This Woman with Dyslexia is Using Fashion Design as an Entry Point for Girls in STEM

Marissa Lucero — Founder, My Fashion Design Kit & Maker Studio SF

Marissa Lucero launched My Fashion Design Kit in 2015, out of desire to do something meaningful with her skills and use fashion as a means to teach math and engineering to young makers. Most recently, this has culminated in a project called Maker Studio SF, a physical space in Ghirardelli Square (San Francisco) for girls ages 8–16 to learn about math, technology, and engineering through FASHION DESIGN. Maker Studio SF aims to rebrand engineering as a female-focused field and de-stigmatize fashion design at the same time. It’s their mission to use fashion design as an entry point for STEM.

How did you get to where you are today?

How did I get here. It was a journey, and it was a struggle, but it started when I took a class that challenged me to give back to my community. The class was taught at Landmark Education and was a leadership development course built around doing a community project. The only thing I could think to offer was my fashion drawing skills, and that’s how I began teaching. Before that happened though, I had been fired from my job in New York, moved back to my parents house in California with my tail between my legs and left a high-paying job that I hated. At the start of that Landmark Education class, I was lost.I knew that I loved designing and was good at the technical aspect, but I didn’t want to put my creative work out there anymore for fear of being judged and criticized, and I had a feeling that I didn’t want to work for someone. When I put my first class together at the Hayward Recreation Center, I found a new love, this time for teaching and seeing my students’ dreams and ideas come to life. Their excitement about making things brought back my own creative confidence.As I continued to grow my workshops, I noticed a reoccurring trend with my students: their lack of confidence in math. As a trained designer, it’s my job to notice trends and find solutions to solve for people’s needs. I saw that my classes were a creative way to teach my students math and engineering, and demonstrate the correlation between art and engineering in a practical and relatable way. At the same time, they started seeing fashion design in a new light. A year ago I took the plunge and went all into this idea, and I left my full-time job at Gap to pursue this idea of using fashion to change the world.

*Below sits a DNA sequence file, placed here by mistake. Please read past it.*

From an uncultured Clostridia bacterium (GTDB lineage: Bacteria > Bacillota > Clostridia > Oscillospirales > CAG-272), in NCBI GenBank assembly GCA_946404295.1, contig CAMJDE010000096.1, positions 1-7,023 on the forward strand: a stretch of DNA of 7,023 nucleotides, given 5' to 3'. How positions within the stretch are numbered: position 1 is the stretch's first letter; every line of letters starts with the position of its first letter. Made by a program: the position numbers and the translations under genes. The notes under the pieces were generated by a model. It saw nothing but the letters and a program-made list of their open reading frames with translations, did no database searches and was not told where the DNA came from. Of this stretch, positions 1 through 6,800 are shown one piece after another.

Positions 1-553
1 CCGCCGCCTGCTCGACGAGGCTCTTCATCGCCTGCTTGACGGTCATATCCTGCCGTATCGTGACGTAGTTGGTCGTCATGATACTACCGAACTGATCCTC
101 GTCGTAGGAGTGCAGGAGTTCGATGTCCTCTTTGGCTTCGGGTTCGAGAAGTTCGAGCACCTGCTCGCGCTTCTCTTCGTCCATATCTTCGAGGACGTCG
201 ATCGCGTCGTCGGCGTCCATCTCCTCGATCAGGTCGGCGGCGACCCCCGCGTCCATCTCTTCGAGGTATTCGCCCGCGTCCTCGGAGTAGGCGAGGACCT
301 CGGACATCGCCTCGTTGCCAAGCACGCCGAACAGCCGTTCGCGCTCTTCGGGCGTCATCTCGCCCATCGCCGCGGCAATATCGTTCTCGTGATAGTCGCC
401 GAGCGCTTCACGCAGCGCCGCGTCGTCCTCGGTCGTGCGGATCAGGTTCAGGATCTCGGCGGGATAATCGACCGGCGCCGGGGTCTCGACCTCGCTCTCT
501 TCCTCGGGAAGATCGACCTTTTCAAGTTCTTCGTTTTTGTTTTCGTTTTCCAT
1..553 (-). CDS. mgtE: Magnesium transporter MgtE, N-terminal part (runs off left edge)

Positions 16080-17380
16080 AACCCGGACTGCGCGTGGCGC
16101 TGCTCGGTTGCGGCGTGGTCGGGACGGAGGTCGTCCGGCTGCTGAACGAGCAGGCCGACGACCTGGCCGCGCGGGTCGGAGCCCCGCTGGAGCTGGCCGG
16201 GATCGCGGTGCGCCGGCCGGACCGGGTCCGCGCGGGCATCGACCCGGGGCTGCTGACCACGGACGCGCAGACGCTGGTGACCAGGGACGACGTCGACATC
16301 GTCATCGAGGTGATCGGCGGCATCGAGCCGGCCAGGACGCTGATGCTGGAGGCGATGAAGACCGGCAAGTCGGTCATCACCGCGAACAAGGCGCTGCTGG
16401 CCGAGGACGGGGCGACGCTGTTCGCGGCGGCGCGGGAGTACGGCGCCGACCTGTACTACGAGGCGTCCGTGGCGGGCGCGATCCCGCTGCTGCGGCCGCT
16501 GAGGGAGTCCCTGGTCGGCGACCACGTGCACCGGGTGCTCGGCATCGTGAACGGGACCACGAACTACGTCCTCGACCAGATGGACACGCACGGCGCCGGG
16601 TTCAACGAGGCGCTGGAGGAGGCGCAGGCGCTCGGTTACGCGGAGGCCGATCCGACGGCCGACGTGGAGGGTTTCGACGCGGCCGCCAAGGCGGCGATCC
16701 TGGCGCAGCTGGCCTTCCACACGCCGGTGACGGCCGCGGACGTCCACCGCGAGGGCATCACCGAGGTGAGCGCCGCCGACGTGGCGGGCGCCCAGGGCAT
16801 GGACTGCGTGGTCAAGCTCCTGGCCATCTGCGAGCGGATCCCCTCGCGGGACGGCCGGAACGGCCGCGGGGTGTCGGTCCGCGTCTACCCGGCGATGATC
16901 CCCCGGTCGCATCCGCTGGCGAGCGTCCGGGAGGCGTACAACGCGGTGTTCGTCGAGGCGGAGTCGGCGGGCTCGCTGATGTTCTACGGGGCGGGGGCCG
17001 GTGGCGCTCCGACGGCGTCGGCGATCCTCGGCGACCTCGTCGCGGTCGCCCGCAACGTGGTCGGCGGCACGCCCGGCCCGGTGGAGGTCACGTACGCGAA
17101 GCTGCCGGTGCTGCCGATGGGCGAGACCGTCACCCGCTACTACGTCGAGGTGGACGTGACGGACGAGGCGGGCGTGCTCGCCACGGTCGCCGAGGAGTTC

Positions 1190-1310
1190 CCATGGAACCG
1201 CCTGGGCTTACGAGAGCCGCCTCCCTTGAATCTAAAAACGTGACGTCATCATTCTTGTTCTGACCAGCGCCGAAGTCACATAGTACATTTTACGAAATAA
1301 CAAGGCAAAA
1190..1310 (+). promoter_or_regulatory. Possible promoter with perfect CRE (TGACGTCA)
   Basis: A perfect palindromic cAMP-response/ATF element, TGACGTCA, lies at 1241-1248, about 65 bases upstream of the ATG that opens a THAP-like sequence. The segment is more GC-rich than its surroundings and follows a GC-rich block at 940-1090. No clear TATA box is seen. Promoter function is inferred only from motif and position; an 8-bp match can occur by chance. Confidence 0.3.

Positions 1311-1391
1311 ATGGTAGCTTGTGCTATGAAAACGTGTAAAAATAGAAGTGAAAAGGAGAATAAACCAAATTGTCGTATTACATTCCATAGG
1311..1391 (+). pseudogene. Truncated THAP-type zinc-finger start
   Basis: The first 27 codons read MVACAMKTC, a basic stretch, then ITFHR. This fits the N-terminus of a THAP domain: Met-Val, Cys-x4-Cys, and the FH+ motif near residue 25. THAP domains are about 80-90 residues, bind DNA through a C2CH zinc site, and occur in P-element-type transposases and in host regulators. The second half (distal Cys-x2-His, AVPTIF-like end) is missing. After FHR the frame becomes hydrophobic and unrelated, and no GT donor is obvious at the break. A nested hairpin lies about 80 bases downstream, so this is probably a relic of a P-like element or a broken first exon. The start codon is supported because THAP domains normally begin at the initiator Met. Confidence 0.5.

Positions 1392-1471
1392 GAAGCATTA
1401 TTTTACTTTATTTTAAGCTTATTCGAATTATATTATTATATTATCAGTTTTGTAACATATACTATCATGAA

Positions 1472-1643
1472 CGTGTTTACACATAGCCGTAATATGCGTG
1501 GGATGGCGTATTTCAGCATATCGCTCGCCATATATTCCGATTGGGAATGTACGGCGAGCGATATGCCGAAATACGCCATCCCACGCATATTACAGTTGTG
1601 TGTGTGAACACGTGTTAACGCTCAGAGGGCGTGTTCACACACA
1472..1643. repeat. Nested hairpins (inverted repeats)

What was your toughest obstacle and how did you overcome it?

My toughest obstacle is that I am Dyslexic and I thought for the longest time that I had to hide it out of shame, however, it’s what’s allowed me to be creative and to think outside the box! To find solutions and avenues that most wouldn’t think of. In seeing my students develop this notions that “they weren’t good at math” — I knew all too well what that stigma can do, and I wanted to change that.

What’s the key to staying focused & motivated?

The key to staying focused and motivated is to have a mission and purpose for what you see needs to be changed in the world. For me, it’s my mission of using fashion as means to teach math and engineering while destigmatizing fashion design and it as an entry point to STEM.

What is the best piece of advice you have ever received?

The best advice I’ve heard recently is that women won’t be able to fully break the glass ceiling for many more years. So, rather than wait, let’s build a new building in the meantime!

What advice do you have for someone who is looking to start a new venture?

Go for it, test your theories, find solutions, go back to the drawing table, ask questions, and think like a designer. Be fearless!

How do we get more women leaders?

I think to get more women leaders, women need to continue to come together and provide mentorship to younger generations. We need to show up as leaders to young girls for them to create the future for women leaders.


Originally published at www.overdressedovereducated.com by Meral Arik on June 6, 2017.

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